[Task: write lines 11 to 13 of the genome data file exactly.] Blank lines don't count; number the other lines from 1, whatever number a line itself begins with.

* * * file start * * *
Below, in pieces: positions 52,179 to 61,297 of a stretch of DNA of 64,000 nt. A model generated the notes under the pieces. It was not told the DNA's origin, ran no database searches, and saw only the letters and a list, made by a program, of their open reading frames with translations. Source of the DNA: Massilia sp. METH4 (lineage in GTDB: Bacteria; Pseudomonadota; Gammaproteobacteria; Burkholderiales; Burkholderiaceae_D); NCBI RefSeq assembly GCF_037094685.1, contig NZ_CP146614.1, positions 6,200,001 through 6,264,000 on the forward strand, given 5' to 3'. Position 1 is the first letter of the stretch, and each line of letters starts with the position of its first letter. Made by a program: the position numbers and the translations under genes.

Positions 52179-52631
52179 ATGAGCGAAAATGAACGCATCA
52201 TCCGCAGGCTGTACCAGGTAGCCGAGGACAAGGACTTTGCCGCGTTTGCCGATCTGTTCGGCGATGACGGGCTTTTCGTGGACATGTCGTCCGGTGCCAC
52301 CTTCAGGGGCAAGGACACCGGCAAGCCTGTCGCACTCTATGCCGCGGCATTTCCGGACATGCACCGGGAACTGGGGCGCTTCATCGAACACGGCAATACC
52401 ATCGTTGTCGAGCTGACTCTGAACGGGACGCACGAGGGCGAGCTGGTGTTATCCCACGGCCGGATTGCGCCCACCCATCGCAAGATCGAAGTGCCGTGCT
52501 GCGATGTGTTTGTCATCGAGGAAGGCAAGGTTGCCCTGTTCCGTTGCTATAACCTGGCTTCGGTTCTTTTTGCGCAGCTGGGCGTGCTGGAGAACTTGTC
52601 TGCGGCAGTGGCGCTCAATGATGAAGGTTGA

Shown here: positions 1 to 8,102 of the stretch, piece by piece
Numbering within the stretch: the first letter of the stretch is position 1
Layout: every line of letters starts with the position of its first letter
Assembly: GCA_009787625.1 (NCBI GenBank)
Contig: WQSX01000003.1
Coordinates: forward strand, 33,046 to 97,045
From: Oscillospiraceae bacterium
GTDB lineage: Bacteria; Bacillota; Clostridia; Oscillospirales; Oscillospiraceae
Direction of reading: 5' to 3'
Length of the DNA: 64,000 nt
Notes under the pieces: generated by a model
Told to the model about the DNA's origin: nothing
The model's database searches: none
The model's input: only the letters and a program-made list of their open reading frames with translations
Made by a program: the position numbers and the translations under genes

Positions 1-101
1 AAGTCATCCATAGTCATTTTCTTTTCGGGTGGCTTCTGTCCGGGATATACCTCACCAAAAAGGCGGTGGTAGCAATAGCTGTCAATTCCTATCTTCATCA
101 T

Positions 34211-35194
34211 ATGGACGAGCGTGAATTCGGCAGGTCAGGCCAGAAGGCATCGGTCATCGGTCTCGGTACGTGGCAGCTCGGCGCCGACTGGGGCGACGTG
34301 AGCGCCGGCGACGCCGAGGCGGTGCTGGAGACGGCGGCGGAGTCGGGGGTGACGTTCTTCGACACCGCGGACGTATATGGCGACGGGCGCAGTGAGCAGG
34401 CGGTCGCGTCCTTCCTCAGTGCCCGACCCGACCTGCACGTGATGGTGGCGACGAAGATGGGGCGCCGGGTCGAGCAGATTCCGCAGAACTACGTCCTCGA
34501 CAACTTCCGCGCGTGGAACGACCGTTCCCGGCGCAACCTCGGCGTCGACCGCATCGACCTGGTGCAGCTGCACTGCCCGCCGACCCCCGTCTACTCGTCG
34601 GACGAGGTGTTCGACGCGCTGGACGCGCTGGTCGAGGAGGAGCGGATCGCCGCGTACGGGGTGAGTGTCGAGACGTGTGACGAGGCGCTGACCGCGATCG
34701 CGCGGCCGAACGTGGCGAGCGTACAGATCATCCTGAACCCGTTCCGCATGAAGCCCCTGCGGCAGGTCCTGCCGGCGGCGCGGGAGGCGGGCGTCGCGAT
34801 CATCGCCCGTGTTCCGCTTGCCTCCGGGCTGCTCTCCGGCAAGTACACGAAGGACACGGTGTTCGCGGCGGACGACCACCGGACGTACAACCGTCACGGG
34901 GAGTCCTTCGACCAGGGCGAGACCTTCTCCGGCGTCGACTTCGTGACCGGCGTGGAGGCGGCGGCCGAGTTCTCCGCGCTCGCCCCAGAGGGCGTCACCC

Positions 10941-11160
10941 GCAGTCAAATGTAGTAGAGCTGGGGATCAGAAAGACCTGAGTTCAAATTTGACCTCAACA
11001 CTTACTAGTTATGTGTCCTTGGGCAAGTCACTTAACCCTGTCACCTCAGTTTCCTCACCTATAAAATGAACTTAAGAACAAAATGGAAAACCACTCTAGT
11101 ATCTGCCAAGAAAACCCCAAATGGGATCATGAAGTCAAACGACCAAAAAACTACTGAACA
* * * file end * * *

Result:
Layout: every line of letters starts with the position of its first letter
Assembly: GCA_009787625.1 (NCBI GenBank)
Contig: WQSX01000003.1